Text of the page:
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Non-Alcoholic Fatty Liver Disease

The liver has many bodily functions, most significantly regulating the amounts of sugar, protein, and fat that enter the bloodstream. The liver is also a detoxification site where the conversion of toxic substances to nontoxic metabolites occurs.

Nonalcoholic fatty liver disease is an umbrella term for a range of liver conditions affecting people who drink little to no alcohol. As the name implies, the main characteristic of nonalcoholic fatty liver disease is too much fat stored in liver cells. Nonalcoholic fatty liver disease is increasingly common around the world, especially in Western nations. In the United States, it is the most common form of chronic liver disease, affecting an estimated 80 to 100 million people.

Non-alcoholic fatty liver disease tends to develop in people who are overweight or obese or have diabetes, high cholesterol or high triglycerides. Rapid weight loss and poor eating habits also may lead to non-alcoholic fatty liver disease.

Symptoms and Signs:

Nonalcoholic fatty liver disease usually causes no signs and symptoms. When it does, they may include:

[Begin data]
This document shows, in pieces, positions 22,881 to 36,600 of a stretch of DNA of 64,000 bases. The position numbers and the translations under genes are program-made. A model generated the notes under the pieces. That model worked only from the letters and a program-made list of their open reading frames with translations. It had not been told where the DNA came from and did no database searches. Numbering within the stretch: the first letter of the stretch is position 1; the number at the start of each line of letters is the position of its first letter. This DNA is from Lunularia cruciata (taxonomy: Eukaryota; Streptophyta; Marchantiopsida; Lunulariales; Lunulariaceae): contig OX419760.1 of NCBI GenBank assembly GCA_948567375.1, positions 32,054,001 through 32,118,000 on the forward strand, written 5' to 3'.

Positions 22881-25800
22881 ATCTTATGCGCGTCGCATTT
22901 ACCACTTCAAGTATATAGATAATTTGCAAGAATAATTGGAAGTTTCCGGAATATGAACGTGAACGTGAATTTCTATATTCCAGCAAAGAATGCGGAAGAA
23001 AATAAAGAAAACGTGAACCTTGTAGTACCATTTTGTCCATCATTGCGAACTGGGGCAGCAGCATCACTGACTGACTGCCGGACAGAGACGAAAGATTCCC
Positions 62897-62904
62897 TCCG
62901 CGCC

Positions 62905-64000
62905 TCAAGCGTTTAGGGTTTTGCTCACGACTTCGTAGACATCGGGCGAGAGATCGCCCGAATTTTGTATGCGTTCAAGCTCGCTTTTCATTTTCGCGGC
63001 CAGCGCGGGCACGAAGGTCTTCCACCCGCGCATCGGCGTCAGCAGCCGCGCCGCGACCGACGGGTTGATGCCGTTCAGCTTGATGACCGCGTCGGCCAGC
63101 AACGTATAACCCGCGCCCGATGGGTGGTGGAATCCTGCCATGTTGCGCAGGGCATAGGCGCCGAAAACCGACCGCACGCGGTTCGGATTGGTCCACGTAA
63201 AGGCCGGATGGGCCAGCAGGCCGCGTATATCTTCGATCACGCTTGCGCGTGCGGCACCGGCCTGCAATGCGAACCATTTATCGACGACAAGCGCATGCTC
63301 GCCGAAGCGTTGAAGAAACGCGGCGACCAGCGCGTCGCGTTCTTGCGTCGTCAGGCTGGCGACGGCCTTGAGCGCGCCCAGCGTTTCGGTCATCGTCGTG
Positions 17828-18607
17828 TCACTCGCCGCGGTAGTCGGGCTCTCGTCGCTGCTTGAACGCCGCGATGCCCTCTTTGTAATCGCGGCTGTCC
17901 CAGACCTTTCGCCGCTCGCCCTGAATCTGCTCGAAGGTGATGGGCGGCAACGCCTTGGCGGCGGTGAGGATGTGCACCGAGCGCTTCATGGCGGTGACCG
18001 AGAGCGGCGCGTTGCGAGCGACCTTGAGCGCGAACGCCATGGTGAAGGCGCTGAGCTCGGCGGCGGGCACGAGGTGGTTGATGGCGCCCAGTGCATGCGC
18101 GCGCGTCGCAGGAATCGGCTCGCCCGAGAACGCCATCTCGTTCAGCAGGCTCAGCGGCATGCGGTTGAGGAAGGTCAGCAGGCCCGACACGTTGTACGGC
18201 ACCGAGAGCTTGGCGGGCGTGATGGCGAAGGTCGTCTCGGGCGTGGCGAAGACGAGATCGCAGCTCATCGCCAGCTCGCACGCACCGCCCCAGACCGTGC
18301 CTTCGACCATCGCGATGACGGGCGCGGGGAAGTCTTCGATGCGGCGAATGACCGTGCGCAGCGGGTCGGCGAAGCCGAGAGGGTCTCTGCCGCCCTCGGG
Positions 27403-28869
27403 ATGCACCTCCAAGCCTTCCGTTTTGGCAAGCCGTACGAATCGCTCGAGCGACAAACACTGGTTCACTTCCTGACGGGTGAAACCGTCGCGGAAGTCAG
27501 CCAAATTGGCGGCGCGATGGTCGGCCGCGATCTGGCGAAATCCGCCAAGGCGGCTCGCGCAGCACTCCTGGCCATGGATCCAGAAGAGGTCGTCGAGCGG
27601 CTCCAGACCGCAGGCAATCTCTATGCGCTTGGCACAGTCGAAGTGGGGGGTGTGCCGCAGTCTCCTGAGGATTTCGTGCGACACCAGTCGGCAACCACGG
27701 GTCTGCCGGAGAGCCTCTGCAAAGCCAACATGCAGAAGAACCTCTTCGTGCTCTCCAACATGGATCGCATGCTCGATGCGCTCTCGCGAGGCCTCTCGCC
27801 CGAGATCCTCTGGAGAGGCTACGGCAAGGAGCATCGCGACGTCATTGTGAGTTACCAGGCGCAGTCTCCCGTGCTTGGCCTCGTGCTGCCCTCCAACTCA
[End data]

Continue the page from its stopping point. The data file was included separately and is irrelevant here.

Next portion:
Enlarged liver


Pain in the upper right abdomen

Possible signs and symptoms of nonalcoholic steatohepatitis and cirrhosis (advanced scarring) include:

Abdominal swelling

Enlarged blood vessels just beneath the skin's surface

Enlarged breasts in men

Enlarged spleen

Red palms

Yellowing of the skin and eyes

If you have concerns speak to the Dr. Non-alcoholic fatty liver disease is initially suspected if blood tests show high levels of liver enzymes. However, other liver diseases are first ruled out through additional tests. Often, an ultrasound is used to confirm. There are no medical treatments yet for non-alcoholic fatty liver disease. Eating a healthy diet and exercising regularly may help prevent liver damage from starting or reverse it in the early stages.

  • Talk to your doctor about ways to improve your liver health

  • Lose weight, if you are overweight or obese

  • Lower your cholesterol and triglycerides

  • Control your diabetes

  • Avoid alcohol

There are some things that you can do to be preventative. Always choose a healthier diet. Maintain a healthy weight. Exercise needs to be build into you lifestyle as well. Listed below are some liver cleansing foods. If you trend towards these foods you will have a jump start on protecting and maintaining a healthier liver.


Whole Grains

Green Tea

Olive Oil


Beets and Carrots

Cruciferous veggies

Lemons and limes

Leafy green veggies



Tumeric (be careful with this one. It's best to ask so you are getting one that's right for you!)



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